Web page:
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Julie Planiden
 
July 20, 2012 | Chardonnay, Wine Making Process | Julie Planiden

International Cool Climate Chardonnay Conference iC4 2012

Ask a Winemaker

This is the first in a series of ongoing conversations with our winemaker Matt Mavety.

Chardonnay vines at Blue Mountain

Today, Friday, July 20 from 9:30am - 2:30pm our very own winemaker Matt Mavety has been asked to speak at the International Cool Climate Chardonnay Conference (iC4) in St. Catharines, Ontario. He will be representing Western Canada and be part of a panel discussion along with winemakers from several other cool climate Chardonnay regions including Argentina, Burgundy, Australia and Niagara.

Growing up in the Okanagan valley, particularly in the summer, most of us would not have considered cool climate and Okanagan as three words that could be used in the same sentence.  However, apparently that is what we, in parts of the Okanagan are considered.  Here are the questions we asked.

So what exactly constitutes cool climate? 
A cool climate wine region can be located anywhere in the world. A cool climate region is determined by the growing degree days which is the amount of heat accumulation during the entire growing season.  A very cool climate growing area might have 1000 - 1200 growing degree days. We at Blue Mountain Winery have between 1200 - 1400 growing degree days so we are considered cool climate. In order to adjust for varying latitude a system was created called Latitude-Temperature Index (LTI). 

        LTI = mean temperature of the warmest month x (60 - latitude)

And what makes a cool climate so special for growing Chardonnay?
Cool climate allows for the retention of acidity and a slower maturation period. It also can enhance aromatics and have the capacity to produce table wines of distinction.  “Cool climates help to preserve acidity which enhances the elegance of fruit around a core of minerality” Seb Jacquey, Winemaker, Le Clos Jordanne, Niagara.

What is unique about Blue Mountain that makes it considered a cool climate for Chardonnay? 
        1. Topography, at the latitude we are situated.
        2. Lake Moderation - Vaseaux Lake moderates early and late
        frosts.
        3. Geography - the narrowness of the valley in our section of
        Okanagan Falls creates cooler days and in some vineyards a heat
        effect from heat dissipated off the nearby rocks.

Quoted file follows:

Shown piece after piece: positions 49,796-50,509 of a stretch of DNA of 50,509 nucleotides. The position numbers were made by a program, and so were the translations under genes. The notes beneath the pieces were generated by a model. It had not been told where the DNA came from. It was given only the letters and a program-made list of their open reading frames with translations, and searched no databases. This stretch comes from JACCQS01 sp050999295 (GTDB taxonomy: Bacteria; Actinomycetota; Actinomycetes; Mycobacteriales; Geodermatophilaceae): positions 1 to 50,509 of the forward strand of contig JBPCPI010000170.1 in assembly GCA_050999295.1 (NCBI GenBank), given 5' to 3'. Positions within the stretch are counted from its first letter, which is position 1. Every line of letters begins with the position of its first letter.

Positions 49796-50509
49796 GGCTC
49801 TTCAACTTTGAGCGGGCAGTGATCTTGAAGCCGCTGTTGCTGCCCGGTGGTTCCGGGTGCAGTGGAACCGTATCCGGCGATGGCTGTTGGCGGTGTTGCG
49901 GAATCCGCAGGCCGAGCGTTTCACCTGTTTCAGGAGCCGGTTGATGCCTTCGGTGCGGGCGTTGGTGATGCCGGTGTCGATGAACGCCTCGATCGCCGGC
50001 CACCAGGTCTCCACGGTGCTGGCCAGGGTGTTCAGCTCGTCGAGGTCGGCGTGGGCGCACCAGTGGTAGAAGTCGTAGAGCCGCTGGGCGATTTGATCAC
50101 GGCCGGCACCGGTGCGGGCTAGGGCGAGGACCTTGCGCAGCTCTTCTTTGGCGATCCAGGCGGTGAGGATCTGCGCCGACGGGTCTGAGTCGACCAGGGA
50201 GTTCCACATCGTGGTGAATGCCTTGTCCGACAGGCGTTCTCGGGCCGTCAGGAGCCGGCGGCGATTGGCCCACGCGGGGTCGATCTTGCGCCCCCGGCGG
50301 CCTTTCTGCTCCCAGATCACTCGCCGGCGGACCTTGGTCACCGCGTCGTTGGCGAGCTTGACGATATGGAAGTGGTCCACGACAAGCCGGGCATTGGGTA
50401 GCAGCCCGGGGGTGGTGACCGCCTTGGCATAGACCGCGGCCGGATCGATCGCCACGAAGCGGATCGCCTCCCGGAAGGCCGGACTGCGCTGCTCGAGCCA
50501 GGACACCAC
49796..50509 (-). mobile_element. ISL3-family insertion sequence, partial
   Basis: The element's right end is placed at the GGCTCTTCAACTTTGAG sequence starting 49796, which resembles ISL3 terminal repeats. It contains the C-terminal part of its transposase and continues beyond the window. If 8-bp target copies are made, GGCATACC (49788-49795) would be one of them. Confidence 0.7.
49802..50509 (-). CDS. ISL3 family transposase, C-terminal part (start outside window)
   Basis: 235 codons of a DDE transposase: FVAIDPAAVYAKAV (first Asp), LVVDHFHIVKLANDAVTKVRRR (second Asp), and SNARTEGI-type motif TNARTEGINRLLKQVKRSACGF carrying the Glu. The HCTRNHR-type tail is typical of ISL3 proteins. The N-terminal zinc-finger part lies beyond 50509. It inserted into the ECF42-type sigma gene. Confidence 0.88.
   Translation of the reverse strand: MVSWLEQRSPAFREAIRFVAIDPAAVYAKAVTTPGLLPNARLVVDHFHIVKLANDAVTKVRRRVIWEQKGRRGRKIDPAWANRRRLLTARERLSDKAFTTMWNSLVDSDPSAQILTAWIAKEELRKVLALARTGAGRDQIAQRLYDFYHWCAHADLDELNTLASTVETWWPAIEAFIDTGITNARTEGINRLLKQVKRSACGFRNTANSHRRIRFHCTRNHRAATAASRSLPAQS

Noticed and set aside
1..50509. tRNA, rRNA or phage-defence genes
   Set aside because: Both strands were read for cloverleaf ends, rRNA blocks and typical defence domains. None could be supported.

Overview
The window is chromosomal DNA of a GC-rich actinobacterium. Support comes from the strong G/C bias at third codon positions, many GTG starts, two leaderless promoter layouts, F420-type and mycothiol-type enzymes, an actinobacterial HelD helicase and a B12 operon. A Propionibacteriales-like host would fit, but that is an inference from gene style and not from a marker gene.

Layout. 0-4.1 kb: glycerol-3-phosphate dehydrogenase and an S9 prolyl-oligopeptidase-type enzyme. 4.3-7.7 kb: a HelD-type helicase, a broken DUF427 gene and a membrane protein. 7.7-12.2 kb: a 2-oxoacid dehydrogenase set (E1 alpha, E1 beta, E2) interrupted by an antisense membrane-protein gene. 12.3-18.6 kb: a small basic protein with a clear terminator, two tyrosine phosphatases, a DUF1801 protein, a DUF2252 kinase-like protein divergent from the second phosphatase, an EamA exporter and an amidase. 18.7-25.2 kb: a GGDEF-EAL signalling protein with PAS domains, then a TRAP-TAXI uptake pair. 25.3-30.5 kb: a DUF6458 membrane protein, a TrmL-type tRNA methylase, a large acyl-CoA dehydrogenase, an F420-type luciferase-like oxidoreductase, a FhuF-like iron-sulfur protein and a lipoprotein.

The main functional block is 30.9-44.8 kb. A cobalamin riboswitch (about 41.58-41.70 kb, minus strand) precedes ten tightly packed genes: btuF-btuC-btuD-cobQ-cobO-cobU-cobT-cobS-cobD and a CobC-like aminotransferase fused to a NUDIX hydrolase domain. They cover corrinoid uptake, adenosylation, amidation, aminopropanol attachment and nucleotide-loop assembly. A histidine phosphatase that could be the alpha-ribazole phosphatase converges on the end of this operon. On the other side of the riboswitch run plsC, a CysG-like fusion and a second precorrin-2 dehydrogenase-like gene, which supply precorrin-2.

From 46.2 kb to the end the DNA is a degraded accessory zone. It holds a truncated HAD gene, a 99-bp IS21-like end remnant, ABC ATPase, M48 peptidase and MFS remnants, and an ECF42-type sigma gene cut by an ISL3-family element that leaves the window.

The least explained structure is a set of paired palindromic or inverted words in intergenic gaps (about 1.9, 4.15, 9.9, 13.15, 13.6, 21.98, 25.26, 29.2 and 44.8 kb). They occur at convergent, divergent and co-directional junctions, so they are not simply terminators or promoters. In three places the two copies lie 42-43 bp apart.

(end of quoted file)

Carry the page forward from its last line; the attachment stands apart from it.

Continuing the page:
If you have any questions for Matt please feel free to submit them, and when he isn’t out in the vineyard driving the tractor we will get him to answer them.

The i4C event in Niagara is a great chance for consumers to taste some great cool climate Chardonnay and learn about this challenging grape, and for winemakers to meet and share ideas with other exceptional producers of Chardonnays that flourish under extreme conditions like steeply sloped vineyards, huge annual temperature fluctuations, high altitudes, ocean gales, etc.

This year, Decanter Magazine's Stephen Brook hosts a panel of 5 winemakers, and an Ontario grape grower as they take an in-depth look at what makes these wines so cool (no pun in tended).

All participating winemakers, and many other Ontario winemakers and industry professionals will join with consumers in structured tasting, interactive discussion and luncheon.

Featured wineries:
Catena Zapata (Argentina) – Assistant Winemaker Pablo Sanchez
Flowers Winery (Sonoma Coast, USA) – Director of Winemaking Jason Jardine
Blue Mountain Vineyards (BC, Canada) – Winemaker/Proprietor Matt Mavety
Decelle-Villa (Burgundy, France) – Winemaker Jean Lupatelli
Yabby Lake (Australia) – Director of Viticulture Keith Harris
Duarte Oliveira (Niagara, Canada) – representing Grape Growers of Ontario
Craig McDonald (Niagara, Canada) - Hillebrand

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Christie Mavety
 
April 22, 2016 | Christie Mavety

Composting at Blue Mountain

One of the key pieces to sustainability in the vineyard is our use of composting.  Continue »

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